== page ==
From January 2006 100 Very Best Restaurants
THE SCENE. The most unassuming of all the Adamstein & Demetriou designed places in town, this modest hotel restaurant in the West End manages to feel cozy, sleek, and vibrant, thanks in part to the brilliant, hearthlike orange of the walls. It sometimes seems more popular with out-of-towners (many of them visiting faculty at nearby George Washington University, which owns the restaurant, or parents checking up on their investments) than with locals.
WHAT YOU'LL LOVE. The simplicity and directness of chef Brendan Cox's French bistro menu. Theatergoers, take note: This is one of the few spots in town where you can eat romantically, and well, for around $100 for two.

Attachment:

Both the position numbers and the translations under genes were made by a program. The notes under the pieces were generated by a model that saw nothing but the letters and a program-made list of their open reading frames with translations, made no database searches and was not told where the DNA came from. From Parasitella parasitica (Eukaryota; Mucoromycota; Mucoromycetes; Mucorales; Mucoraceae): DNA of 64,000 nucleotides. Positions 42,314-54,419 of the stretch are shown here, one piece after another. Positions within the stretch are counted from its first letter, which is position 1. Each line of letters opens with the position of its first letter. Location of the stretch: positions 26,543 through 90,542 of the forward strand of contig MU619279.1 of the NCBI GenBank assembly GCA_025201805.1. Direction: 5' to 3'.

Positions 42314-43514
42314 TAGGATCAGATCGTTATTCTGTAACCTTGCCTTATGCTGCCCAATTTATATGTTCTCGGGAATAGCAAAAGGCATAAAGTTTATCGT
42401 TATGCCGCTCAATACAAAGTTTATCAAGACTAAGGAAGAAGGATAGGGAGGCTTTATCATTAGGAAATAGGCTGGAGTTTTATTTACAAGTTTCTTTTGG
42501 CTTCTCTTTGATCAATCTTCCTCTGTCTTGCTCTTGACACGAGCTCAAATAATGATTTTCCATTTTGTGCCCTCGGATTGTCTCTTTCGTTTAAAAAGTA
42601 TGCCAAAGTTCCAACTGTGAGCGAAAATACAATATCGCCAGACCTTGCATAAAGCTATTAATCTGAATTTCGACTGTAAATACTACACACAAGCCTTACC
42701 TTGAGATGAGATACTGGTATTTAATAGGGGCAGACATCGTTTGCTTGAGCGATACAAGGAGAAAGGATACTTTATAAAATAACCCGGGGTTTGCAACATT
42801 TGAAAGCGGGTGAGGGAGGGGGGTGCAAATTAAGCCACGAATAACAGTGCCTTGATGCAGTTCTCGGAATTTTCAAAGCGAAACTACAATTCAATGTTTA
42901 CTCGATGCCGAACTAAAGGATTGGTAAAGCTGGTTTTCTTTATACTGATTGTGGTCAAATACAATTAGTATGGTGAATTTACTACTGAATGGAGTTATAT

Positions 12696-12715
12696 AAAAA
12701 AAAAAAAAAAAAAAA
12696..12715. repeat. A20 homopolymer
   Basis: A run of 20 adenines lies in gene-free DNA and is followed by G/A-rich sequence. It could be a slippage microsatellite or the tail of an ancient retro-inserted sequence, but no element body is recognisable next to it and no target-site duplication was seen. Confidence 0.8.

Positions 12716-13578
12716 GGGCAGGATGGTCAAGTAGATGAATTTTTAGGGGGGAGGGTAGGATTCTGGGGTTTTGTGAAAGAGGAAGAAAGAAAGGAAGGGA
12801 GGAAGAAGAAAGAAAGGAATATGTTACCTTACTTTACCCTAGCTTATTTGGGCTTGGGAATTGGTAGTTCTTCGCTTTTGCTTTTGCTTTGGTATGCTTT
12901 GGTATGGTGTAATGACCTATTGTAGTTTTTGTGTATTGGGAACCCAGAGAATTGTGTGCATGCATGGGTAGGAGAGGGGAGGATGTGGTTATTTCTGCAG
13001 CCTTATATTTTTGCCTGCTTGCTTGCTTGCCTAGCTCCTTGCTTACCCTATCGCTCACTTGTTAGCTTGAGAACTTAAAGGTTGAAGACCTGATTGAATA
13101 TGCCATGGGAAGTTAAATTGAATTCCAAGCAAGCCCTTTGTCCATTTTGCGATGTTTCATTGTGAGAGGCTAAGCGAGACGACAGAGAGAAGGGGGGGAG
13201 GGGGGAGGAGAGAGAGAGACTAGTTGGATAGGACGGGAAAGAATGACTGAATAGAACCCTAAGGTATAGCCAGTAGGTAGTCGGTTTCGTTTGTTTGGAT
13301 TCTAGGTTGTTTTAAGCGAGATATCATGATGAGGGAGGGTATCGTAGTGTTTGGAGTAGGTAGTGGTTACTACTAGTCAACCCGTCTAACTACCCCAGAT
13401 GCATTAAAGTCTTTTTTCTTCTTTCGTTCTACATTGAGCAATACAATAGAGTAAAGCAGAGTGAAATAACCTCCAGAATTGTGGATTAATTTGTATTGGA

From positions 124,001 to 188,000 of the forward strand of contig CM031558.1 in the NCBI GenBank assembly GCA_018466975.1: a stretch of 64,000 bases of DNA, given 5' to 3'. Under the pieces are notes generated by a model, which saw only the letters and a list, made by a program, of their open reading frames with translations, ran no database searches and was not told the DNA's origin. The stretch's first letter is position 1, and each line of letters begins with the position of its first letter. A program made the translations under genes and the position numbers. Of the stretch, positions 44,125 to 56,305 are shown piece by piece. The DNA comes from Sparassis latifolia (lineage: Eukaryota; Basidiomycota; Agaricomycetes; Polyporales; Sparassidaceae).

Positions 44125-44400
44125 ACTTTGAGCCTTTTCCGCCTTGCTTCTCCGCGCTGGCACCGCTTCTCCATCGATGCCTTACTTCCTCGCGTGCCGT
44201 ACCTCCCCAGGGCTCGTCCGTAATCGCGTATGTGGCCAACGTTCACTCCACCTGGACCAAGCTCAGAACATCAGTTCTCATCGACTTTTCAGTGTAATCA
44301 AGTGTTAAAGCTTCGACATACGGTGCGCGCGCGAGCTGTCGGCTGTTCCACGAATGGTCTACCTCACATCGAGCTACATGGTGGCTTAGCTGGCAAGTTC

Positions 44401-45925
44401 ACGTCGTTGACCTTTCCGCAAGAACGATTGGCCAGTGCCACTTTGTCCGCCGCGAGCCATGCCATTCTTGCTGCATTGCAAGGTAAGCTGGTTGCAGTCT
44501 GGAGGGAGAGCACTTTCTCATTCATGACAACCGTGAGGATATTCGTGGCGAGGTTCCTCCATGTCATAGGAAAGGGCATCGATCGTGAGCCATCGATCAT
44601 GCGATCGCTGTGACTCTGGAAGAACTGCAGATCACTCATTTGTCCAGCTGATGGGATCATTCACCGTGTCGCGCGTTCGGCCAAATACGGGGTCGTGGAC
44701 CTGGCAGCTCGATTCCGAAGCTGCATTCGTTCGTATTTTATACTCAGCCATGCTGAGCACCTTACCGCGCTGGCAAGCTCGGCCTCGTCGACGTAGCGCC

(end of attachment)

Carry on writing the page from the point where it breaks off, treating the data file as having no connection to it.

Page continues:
WHAT YOU WON'T. The size of the menu, which has shrunk since Cox began and become more calculatedly crowd-pleasing. It's a boon, perhaps, to management but a disservice to a young, ambitious chef. And unless you're intent on getting some work done at your table, you're likely to find yourself craving some ambience on quiet, sparsely populated weeknights.
BEST DISHES. Frisée salad with lardon and sautéed mushrooms; a warm, melt-in-your-mouth leek-and-goat-cheese tart; juicy roast chicken full of smoky, bacony flavor; tangy beef tartare; apple Charlotte so rich and buttery the crust will put you in mind of shortbread.